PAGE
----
Saint’s Blood is the third book in The Greatcoats quartet by Sebastien de Castell. I have written about both of his previous two novels, Traitor’s Blade and Knight’s Shadow, and ranked them among some of my all-time favorites. They earned this distinction because they are two of the funniest books I have ever read featuring a lovable cast, exciting plot, heart-touching writing and inventive world. De Castell’s books are written in the style of Alexandre Dumas’ The Three Musketeers, and to quote myself, “are a story about a group of magistrates called greatcoats who are tasked with traveling the land, hearing the pleas of the people (great and small) and making sure the law is upheld. They are sort of like duelist lawyers if you will.” This third novel in the series continues to build upon this world and takes previously unexplored ideas and characters from the first novel and paints us a brand new picture.
The plot of Saint’s Blood is hard to talk about without spoilers, but know it picks up a little time after the conclusion of Knight’s Shadow as our band of heroes do their best to hold together what is left of the government. As the greatcoats are trying to establish that they are still relevant in the world, a mysterious figure begins a religious crusade to murder the living saints of the world and throwing everything into chaos. With this, de Castell continues to impress me with his ability to expand on small aspects of his world established in previous novels. For example, previously, the only real thing we knew about the saints, or the religion of this world is that there are occasionally individual saints who function as living personifications of an abstract concept; such as the saint of mercy, Birgid-who-weeps-rivers. Much like he did in Knight’s Shadow, de Castell expands these seemingly minor details from previous books into an entire new background for his world that feels natural and well-planned. The religion in the story feels fresh and interesting, as well as being reminiscent of the Templar order that everyone knows. The addition of these details, and a focus on expanding the circle of characters in the story, makes Saint’s Blood feel like it increased the scope and complexity of The Greatcoats universe and gave the story more life.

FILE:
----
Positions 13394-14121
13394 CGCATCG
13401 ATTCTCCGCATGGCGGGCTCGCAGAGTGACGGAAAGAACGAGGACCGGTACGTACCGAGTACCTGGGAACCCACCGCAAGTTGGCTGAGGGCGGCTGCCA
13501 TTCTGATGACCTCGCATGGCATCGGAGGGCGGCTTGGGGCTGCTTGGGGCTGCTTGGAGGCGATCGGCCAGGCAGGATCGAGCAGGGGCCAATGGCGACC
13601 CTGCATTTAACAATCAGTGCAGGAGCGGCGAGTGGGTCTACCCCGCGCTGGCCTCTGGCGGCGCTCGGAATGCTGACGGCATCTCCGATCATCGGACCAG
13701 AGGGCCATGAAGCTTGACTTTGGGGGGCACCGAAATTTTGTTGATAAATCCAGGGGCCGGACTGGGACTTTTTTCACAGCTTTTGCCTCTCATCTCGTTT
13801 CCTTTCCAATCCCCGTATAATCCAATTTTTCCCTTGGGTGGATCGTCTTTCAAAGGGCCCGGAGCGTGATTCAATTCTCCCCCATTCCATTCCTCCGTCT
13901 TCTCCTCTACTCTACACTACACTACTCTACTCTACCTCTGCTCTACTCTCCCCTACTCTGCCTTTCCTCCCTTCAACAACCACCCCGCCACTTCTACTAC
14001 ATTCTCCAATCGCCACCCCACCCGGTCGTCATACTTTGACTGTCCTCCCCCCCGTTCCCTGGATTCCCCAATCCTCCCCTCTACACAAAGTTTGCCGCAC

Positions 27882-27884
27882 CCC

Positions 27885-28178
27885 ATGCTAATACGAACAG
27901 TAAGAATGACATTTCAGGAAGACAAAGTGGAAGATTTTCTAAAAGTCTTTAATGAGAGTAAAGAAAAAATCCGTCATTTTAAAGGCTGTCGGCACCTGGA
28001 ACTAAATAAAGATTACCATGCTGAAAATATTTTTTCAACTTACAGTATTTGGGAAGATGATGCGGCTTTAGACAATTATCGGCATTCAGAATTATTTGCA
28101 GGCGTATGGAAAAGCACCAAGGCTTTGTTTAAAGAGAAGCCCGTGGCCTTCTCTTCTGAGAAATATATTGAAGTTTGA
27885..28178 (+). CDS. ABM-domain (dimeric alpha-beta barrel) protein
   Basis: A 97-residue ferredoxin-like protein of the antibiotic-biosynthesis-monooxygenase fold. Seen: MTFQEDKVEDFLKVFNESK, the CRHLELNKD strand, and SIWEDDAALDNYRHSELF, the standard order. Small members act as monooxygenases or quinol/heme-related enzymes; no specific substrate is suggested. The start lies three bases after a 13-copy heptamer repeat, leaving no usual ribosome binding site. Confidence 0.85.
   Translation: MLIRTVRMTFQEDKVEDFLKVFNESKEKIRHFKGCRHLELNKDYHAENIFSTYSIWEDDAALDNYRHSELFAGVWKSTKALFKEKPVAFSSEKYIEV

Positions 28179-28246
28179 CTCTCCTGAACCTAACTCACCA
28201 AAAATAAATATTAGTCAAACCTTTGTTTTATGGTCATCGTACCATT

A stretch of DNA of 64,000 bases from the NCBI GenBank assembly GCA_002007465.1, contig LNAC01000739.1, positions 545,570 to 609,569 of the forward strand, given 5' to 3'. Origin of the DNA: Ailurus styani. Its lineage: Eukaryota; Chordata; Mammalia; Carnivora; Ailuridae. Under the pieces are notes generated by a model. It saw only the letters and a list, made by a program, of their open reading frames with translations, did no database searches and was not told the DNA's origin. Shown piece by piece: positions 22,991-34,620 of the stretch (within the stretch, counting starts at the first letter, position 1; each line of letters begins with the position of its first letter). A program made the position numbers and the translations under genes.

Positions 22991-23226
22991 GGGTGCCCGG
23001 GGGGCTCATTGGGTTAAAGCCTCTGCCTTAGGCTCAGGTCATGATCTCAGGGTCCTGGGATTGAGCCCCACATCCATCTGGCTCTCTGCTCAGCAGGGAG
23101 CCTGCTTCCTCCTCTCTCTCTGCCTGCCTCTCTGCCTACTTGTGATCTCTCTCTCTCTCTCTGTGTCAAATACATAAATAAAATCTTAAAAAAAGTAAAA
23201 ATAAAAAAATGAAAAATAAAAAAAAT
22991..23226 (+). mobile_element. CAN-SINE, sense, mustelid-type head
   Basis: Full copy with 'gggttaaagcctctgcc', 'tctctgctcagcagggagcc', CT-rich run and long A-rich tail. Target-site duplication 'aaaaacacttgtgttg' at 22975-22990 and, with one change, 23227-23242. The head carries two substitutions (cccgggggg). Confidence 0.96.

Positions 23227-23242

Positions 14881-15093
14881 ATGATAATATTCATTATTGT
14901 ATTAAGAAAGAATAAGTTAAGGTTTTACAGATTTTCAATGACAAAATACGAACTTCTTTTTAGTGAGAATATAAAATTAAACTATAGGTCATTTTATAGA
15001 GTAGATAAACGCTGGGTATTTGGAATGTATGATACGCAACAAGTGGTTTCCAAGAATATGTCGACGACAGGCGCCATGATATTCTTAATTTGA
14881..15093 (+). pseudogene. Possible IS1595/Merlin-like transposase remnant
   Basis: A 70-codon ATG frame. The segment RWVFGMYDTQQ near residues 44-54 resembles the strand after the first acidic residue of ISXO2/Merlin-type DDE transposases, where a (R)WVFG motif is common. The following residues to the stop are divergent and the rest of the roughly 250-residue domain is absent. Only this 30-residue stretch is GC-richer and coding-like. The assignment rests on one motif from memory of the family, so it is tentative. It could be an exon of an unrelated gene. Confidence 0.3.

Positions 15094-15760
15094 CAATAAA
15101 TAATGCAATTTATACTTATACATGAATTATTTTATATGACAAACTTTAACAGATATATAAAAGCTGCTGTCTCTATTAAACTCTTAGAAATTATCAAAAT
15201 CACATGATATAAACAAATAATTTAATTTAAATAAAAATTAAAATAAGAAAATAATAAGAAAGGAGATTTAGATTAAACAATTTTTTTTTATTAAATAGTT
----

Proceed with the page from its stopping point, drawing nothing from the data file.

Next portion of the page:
While there is plenty of new content to sink your teeth into, Saint’s Blood still has at its core all the things that made the previous novels great. The writing is still unbelievably funny and playful, making it just fun to read. De Castell has an author’s voice that makes his prose fun, witty, and unique. On top of this, the story and characters really hit home. With the number of books I’ve read for this blog, I find myself a little jaded when it comes to scenes that are supposed to be emotionally moving. Saint’s Blood was having none of that, and broke through my cynical shell with some of its beautiful and poignant moments. Finally, one thing I really want to give de Castell credit for, both in Saint’s Blood and its predecessors, is his ability to make the mundane incredible. It is impressive to make a warrior cool, but it is even more so to make things like lawyers and craftsmen badass. De Castell treatment of the greatcoats, and their villains, makes the books feel innovative and helps them stand out among his other talented contemporaries.
However, the book was not perfect. There were times when the pacing suffered a little as action ebbed and flowed with little to no warning. Additionally, the writing at times was slightly unclear, and I found myself having to reread the occasional passage to make sure I understood what was happening in a scene. There was one passage in particular where an antagonist seemed to have just fallen out of the scene completely and I could not locate them no matter how hard I looked. Despite these complaints, their impact on my enjoyment of the book was minor and I really only noticed them in hindsight after I have finished the book and put it down.
When I read City of Blades a few weeks ago, I thought it would be unlikely that a book could compete with it for my top book spot for this year. It turns out that those thoughts were premature, and I am going to have to spend a long time considering what books were best when I make my top ten list this year. Saint’s Blood is a powerful addition to The Greatcoats series that made me lament that there is only one book left in the quartet. Do not hold off on picking up this sequel, and if you have not yet read Traitor’s Blade, I highly recommend checking it out.
I was provided an ARC by Netgalley.com in exchange for an unbiased review.